The election campaign is irregular and so are the upcoming elections but we have no other option. We can wait for citizens to raise their heads, free themselves from fear and blackmail, and go to the polls as free people. The government has shown that it can secure an election victory in advance in many ways, but if the citizens don’t allow it, then it won’t happen. The media will operate as before – tabloids and TV stations with national coverage plus local TV stations will favour the current government, while several cable media outlets and newspapers will uphold the public interest.

The fight for media freedom and public speech seems to be the fate of the Serbian people. In recent history, there has never been a moment without a need to win over freedom. Is that a global consequence of neoliberal democracy or is it something that is still our sad everyday peculiarity?

History teaches us that freedom is not guaranteed to anyone. What is specific about Serbia and other totalitarian regimes is the narrative that freedom is something that belongs to the community and not to the individual. If we listen to what the government tells us – it is a continuous ode to freedom and independence, but it is always turned outwards, that is freedom from enemies and conquerors, enslavers, not freedom for every person in Serbia. In this context, the fight for every type of freedom is important, difficult and unceasing, until THAT becomes the golden standard in Serbia as well. This standard will be met once that “debate” ends and when all those freedoms are accepted not only because they are constitutionally guaranteed but because they have also become a regular practice in our everyday lives.

The government has shown that it can secure an election victory in advance in many ways, but if the citizens don’t allow it, then it won’t happen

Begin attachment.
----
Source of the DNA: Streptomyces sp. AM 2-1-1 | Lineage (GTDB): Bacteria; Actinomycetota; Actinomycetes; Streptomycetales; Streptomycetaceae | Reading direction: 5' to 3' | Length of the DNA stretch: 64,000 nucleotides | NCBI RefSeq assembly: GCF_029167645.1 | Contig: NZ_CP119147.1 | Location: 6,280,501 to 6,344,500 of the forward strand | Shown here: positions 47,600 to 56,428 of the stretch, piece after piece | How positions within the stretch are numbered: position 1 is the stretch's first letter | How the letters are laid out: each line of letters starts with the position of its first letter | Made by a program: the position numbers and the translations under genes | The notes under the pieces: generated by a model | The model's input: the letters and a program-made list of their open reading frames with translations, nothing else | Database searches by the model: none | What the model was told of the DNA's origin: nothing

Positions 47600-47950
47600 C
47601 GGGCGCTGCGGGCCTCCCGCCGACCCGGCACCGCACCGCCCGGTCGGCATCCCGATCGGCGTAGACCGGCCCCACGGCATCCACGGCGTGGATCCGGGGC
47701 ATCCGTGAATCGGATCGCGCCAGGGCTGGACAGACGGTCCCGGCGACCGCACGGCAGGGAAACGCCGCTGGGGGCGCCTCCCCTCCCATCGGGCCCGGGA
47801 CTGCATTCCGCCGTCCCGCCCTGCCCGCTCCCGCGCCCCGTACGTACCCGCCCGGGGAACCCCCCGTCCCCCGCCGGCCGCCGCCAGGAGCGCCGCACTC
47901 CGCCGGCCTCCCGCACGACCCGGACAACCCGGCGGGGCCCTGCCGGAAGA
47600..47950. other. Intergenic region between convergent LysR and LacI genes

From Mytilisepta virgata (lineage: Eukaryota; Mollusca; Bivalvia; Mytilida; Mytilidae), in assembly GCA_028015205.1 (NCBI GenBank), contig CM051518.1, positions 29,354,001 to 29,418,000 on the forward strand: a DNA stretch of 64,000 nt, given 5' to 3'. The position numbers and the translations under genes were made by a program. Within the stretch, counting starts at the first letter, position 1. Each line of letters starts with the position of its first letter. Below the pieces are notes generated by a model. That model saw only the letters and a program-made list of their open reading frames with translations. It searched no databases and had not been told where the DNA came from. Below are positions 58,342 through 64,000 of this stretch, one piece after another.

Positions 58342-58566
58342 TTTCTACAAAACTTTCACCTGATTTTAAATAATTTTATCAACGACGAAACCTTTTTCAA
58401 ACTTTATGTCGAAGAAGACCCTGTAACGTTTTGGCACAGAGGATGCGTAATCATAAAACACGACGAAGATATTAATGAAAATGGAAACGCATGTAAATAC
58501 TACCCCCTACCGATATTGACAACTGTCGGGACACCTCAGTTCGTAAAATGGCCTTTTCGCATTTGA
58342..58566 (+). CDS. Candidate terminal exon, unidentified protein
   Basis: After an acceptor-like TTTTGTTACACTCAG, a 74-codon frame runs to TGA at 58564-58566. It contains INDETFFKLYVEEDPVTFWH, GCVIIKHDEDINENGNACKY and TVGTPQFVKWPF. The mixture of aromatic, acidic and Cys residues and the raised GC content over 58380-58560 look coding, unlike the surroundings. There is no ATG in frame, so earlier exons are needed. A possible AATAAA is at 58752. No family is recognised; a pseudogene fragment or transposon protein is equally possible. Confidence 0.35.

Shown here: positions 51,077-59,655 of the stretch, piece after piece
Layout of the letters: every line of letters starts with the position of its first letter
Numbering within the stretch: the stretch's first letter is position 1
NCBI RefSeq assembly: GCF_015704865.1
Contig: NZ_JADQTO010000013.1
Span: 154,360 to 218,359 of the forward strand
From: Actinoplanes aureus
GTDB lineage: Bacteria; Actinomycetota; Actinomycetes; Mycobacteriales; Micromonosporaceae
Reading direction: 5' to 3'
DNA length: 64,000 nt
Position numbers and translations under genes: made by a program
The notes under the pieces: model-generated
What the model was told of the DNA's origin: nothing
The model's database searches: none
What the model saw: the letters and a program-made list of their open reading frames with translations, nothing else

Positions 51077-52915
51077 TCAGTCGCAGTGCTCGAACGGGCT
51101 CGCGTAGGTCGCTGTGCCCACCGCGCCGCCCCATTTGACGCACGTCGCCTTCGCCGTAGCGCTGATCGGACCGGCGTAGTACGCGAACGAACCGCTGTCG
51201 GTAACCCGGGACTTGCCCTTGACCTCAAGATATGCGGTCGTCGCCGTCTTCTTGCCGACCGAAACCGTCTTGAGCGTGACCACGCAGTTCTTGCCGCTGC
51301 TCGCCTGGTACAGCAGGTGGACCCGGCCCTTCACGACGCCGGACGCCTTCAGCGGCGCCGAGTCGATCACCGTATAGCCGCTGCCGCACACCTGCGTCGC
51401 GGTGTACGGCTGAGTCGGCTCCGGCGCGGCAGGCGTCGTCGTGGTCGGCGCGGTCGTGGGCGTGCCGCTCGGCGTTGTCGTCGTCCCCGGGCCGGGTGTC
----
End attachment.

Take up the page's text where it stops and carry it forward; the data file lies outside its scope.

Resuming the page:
In this ongoing social “war” in Serbia, everything is polarized and divided into two sides, black and white. This applies to the media as well which have assumed firm positions. What happens to the truth in this situation?

The truth is always singular, there are no two truths. It is true that the Earth is round and that someone believes it is a flat plate is not up for debate. Serbia is polarized precisely on this principle: the government tells us that the planet is a flat plate and since the government apparatus is big, powerful and strong, they demand that we all declare our stand about it and there is no way that that can be done. Of course, they created this illusion to keep people in the dark and to introduce instability into the human understanding of reality. This is a dangerous project from which it is very difficult to recover. The media have their place in society – they were “invented” not for entertainment but for information – and now the majority is trying to convince us otherwise. The journalists have to fight against that, i.e. to secure the place and type of media as it should be and not as the people in power would like it to be, regardless of how they became powerful – through politics or business. If the citizens had access, in the same way, to what you call the “two sides” of the media coin, they would easily understand who is saying what and why. I have no doubts about that, despite the detrimental exposure to fake news from TV stations with national coverage, public broadcasters, tabloids and social networks.

How to achieve for state institutions to guarantee media freedom when the current situation is contrary to that? Take the Regulatory Authority for Electronic Media (REM) for example. 

Good laws would produce good institutions and the institutions would enjoy their work if all stakeholders recognized their role. For example, if the media operated in line with the code of ethics, the Press Council and the REM would rarely need to intervene, that is if the media that use the public good worked in the public and not political interests. But, then again, those who call themselves media, journalists, media workers or media entrepreneurs must know and be ready to admit that. If they don’t understand that if they are ‘flirting’ with crime or politics, then they are not the media, but servants that we spoke about at the beginning of our conversation. To rectify that, the Law has to be in power, not one man and his will. It would be better for him and the whole society.